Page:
After Major Chas. Gans, county health director, told of the huge population in the north end of the county and its population being 35,000, he said that the hog owners were certainly remodeling their ranches to conform with all the state and county laws and if one were to visit that district now he would see much activity.
Dr. Gans then introduced Sid F. Dommes, Jr., district supervisor of community sanitation, U.S. Department of Health, who spoke at length about sanitation for the rural districts and asked for cooperation stating that the county health department was assisting in the campaign being waged under the WPA for modernizing farm sanitation. The farmers are now required to supply about $24 and the federal government will supply the work for building privies.
October 17, 1935
From the Half Moon Bay Review
Blast From Witt,
Kellogg at Meet
After being introduced by President M.J. Bettencourt at the monthly meeting of the Coastside Civic Union Monday night, Supervisor Al Witt and County Executive Walter Kellogg condemned the press of San Mateo county in general and the Half Moon Bay Review in particular for not publishing a correct interpretation of the meetings at the board of supervisors. Both stated that the activities of the board did not warrant the headlines in the public press.
Answering these accusations, Editor George E. Dunn stated that the press of San Mateo county and particularly the Half Moon Bay Review and Pescadero Pebble were not given to making misstatements, and if anyone present wished to find out the facts all they need do is to attend the meetings of the board of supervisors and they would readily be convinced at the correctness of the press’s statements. Moreover, the papers did by far not publish the complete acts and facts happening at these meetings and that quite a number of these unsavory circumstances deserved much larger headlines. Both of them dealt at length on the so-called efficiency inefficiency of County Engineer Carl R. Scott.
In his talk, the county executive said, “This is my first public statement on why I selected Urban S. Marshall as county engineer to replace James S. James and Carl Scott, I, as executive of San Mateo county, went out of the county for Mr. Marshall because I believe it to be to the best interest of the county, to get an outside engineer, as all engineers were working for or had been working either for James or George Kneese.”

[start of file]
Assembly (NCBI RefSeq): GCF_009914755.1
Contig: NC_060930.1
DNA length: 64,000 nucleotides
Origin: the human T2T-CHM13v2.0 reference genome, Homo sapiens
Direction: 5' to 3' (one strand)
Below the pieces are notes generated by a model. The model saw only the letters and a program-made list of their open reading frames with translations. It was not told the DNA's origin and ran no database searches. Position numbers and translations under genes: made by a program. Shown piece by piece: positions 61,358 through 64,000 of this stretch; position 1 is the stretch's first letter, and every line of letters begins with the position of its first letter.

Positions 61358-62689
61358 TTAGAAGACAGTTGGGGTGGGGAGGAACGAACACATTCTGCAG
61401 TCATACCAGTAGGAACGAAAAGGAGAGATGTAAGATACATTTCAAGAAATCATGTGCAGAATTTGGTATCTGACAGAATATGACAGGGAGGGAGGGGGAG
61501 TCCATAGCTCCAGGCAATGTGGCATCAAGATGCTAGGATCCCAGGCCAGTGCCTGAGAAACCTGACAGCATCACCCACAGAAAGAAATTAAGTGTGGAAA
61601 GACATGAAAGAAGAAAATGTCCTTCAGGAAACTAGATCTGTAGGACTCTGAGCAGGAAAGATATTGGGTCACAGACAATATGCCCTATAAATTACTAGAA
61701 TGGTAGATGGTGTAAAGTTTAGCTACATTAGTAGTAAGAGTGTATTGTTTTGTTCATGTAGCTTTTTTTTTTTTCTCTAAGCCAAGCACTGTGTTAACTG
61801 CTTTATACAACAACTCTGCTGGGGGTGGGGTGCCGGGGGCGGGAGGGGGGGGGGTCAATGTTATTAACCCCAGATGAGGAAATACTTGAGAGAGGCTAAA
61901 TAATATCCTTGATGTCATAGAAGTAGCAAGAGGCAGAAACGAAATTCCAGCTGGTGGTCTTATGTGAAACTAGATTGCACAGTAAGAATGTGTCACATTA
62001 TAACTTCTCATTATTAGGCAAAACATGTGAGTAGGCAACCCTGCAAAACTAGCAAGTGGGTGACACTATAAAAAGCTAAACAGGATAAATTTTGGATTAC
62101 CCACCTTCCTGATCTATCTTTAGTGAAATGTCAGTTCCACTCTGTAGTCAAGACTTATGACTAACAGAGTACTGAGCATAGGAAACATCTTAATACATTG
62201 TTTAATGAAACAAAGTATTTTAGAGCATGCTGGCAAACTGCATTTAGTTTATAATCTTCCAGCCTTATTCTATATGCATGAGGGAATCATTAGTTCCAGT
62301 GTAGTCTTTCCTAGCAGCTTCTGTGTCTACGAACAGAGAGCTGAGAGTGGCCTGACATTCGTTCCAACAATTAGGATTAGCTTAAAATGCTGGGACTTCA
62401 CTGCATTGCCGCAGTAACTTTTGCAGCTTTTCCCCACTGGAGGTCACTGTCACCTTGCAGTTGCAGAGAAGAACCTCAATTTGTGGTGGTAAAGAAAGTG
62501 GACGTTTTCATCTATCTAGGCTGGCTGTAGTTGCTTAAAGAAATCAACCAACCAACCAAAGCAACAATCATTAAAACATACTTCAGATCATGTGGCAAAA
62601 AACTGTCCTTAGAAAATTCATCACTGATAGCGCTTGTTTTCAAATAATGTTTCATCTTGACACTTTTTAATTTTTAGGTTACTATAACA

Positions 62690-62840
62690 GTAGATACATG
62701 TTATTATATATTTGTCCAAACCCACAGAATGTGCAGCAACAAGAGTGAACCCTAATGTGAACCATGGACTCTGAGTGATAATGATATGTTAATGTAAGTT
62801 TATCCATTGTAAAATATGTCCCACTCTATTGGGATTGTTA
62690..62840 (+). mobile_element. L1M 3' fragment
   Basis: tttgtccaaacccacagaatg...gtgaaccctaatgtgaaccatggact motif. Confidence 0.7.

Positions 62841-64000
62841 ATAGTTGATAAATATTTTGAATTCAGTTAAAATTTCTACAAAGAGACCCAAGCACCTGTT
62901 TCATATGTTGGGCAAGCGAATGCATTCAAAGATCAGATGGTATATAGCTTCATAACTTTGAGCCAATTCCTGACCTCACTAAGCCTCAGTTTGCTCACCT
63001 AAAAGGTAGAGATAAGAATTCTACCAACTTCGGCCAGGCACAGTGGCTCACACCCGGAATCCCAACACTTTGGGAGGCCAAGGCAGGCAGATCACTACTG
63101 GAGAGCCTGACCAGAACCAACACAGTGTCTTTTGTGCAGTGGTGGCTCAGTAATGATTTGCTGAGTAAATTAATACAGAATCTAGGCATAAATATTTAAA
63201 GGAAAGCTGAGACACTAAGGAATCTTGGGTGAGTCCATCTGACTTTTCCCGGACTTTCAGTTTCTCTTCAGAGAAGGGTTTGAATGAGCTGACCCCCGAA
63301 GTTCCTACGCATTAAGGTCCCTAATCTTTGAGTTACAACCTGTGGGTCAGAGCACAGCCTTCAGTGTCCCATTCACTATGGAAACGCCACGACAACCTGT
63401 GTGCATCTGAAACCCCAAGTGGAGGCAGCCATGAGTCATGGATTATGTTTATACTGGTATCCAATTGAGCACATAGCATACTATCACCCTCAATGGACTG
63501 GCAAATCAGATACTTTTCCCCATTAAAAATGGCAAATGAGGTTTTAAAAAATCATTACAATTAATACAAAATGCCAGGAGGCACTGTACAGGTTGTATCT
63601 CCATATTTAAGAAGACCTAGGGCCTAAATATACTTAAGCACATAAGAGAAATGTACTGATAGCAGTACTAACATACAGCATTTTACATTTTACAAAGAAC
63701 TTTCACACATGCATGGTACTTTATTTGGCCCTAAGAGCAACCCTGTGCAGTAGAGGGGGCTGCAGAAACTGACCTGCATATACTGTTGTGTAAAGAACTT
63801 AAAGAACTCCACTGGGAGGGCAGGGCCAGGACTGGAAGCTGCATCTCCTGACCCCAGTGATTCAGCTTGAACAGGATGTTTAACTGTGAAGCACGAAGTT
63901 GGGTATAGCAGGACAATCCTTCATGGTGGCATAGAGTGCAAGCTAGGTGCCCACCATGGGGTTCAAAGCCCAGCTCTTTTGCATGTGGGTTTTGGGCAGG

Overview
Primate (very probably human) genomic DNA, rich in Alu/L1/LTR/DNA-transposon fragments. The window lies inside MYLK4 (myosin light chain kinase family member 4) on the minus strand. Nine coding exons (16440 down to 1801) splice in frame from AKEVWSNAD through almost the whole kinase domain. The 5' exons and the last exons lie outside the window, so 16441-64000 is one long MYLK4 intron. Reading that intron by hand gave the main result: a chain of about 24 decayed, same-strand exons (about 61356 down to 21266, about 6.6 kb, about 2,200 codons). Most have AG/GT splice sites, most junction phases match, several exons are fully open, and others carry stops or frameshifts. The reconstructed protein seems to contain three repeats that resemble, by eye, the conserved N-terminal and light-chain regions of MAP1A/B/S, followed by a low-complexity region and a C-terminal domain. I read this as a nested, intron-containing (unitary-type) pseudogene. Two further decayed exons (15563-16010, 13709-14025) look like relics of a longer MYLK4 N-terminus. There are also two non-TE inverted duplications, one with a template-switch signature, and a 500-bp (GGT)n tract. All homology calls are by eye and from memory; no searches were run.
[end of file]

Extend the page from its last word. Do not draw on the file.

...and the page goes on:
Chairman Francis of the San Mateo county board of supervisors pledged the directors of the Joint Highway District No. 9 support to the Ocean Shore Railroad officials where and when possible and added that the Joint Highway district had turned over $125,000 to the state highway department for the building of the Pedro sector on the boulevard , it was now up to the state for actual construction of that much needed section of the road.
Others who spoke were Mrs. Elsie McGinn, Mrs. Stein, president of the San Mateo Women’s club, Mayor C.A. Buck of Burlingame, Supervisor Walter High, Marshall, Dr. C.C. Gans and others of the county political officialdom.
At the conclusion of the meeting everyone present expressed praise for the notable success of the flower and agricultural fiesta just closed and expressed the wish that it would be a yearly occurrence with ever-growing success.
From an unidentified “newspaper” that brags: Largest Number Coast Readers than all the county Newspapers Combined
Friday, October 19, 1935
Let’s Tell The Truth
Just why a real pleasurable, enthusiastic meeting such as was held by the Coastside Civic Union at the Half Moon Bay Inn on Tuesday evening last, the aftermath of which should be vilified, is what the 100 or more persons who attended are asking each other. As all know, there is no valid reason for the printing of such stories as have been printed in the several newspapers since the meeting, except to give one man some cheap notoriety, practically all which stories are untrue.